As the viticulture industry continues to spread its roots across Long Island’s fertile soil and each new craft brewery further saturates an unquenchable market, the third component of the holy alcohol triumvirate has long been overdue for its turn in the spotlight. But creating an industry is no easy task, even if you are selling the nectar of the gods. These three operations, which stretch from Brooklyn to the North Fork, have found unique ways to push spirits to the forefront.
Japan’s heritage drink sake, which is technically beer fermented from rice but containing a substantially higher ABV, has never been met with the same reverence on this side of the world. Long relegated to warm, astringent shots tossed back at sushi restaurants and squirts from toy figurines at hibachi tables, sake’s nuances have gotten lost in America…something Brooklyn Kura founders Brian Polen and Brandon Doughan are seeking to alleviate.
At New York State’s first sake brewery, they make sake using four “deceptively simple” ingredients: American rice, koji, Brooklyn water and yeast, merging centuries-old eastern tradition with home-grown western ingredients to add modernity and local flavor to the drink.
“We make our sake in accordance with the Japanese sake brewing traditions that have evolved over a thousand years [in combination] with American ingredients and being open to experimentation,” Doughan said with pride.
To the duo, “experimentation” means playing with ingredients, water minerality, yeast strains and a litany of other factors that can result in a range of sake types. It also means unexpected crafted variations you’ll be hard-pressed to find outside of Japan. Examples include freshly pressed shiboritate, pre-pressed orizake and actively fermenting moromi—all of which have levels of fermentation that don’t travel well…and all of which are now available in their newly opened taproom in Sunset Park’s Industry City.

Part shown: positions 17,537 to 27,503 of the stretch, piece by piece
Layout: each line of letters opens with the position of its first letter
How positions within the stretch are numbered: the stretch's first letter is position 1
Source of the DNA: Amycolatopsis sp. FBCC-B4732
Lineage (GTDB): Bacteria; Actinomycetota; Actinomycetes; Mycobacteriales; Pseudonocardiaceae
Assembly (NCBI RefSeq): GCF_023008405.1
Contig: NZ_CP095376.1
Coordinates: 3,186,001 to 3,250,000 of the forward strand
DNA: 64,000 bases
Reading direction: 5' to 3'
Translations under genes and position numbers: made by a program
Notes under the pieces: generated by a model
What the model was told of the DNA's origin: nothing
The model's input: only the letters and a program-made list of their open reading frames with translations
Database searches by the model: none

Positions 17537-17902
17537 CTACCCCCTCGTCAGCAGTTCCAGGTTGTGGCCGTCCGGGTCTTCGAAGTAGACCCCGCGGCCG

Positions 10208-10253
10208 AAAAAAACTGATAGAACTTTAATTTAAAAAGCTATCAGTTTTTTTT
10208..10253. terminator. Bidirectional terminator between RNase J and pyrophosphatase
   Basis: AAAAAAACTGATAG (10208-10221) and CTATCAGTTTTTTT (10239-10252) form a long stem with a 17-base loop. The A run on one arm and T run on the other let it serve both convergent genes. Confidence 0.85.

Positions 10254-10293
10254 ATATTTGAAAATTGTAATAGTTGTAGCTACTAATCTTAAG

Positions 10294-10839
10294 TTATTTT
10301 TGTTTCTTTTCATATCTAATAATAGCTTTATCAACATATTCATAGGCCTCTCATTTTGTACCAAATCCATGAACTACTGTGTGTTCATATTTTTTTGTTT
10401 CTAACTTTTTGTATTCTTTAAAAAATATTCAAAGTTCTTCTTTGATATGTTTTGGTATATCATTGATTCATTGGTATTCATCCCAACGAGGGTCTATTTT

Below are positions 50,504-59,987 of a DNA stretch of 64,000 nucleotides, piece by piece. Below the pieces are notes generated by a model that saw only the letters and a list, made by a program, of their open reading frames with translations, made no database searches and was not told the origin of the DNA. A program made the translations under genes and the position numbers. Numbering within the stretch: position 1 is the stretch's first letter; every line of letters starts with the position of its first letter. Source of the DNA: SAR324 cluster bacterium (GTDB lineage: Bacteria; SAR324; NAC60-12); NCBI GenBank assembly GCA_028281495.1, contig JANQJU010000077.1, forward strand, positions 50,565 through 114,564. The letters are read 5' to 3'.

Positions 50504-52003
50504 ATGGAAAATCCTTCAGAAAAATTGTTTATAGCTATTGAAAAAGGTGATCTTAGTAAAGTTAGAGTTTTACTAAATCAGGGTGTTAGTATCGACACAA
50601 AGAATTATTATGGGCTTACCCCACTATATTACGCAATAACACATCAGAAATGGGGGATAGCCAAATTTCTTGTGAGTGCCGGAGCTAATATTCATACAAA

In the meticulously-designed, modern space that brings to mind a comforting amalgam of taprooms and wine bars, tastes of their chilled sake are offered, unconventionally presented in wine glasses, “so guests can best enjoy each variety’s unique colors, aromas and flavors,” Poden explained. “Sake is a beverage that should be savored slowly, and the taste experience is completely different dependent on temperature.”
Polen and Doughan didn’t become experts on all those nuances overnight. Learning to pay proper homage to one of Japan’s greatest taste traditions has been a continuous journey for the two.
“We met by chance in 2013 at a mutual friend’s wedding in Japan,” Polen recalled. “We discovered that we shared an interest in high-quality sake and explored the country’s breweries together. Surprised by the range and quality of sake—there are more than 10,000 hyper-local sakes across Japan—we wondered why more people hadn’t started brewing sake in the U.S. After diving into our sake education through courses and apprenticeships, the idea of opening our own brewery was born.”
“We began experimenting with sake in our homes. Surprised and pleased with the high-quality sake our homebrewing experiments yielded over time, we rented space in a food innovation hub in Bushwick,” Doughan said. After this success, they opened their own production facilities and taproom, where guests are thrilled to get a peek at tanks of sake mash as they sip the fruits of that labor.
“Our ultimate goal is to create the best sake we can while introducing our consumers to a breadth of styles and variations,” Polen stated. “We are constantly evolving and testing new variations—there’s always something new at the taproom!”
Matchbook Distilling Co.
The ethereal allure of craft distilling is hypnotizing, but make no mistake, the distilling game is a tough one to break into. The chemistry and biology in developing recipes and producing craft spirits requires a serious education that can be limiting for people who want to launch their own brand. But what if you had experts help you concoct a unique spirit? This is the business model of Greenport’s Matchbook Distilling Co., whose founder aims to take bespoke distilling from farm-to-flask in a meaningful way.
Leslie Merinoff’s first taste of the business came when she visited The Noble Experiment, a small rum distillery in Brooklyn. “I loved her and I loved her story,” Merinoff said of its founder Bridget Firtle. “I decided I was going to open a distillery. But then I tried her liquid and it was so incredible. I decided I had to come work for her.” The Noble Experiment grew to the point where Merinoff could leave to begin her own venture on Long Island.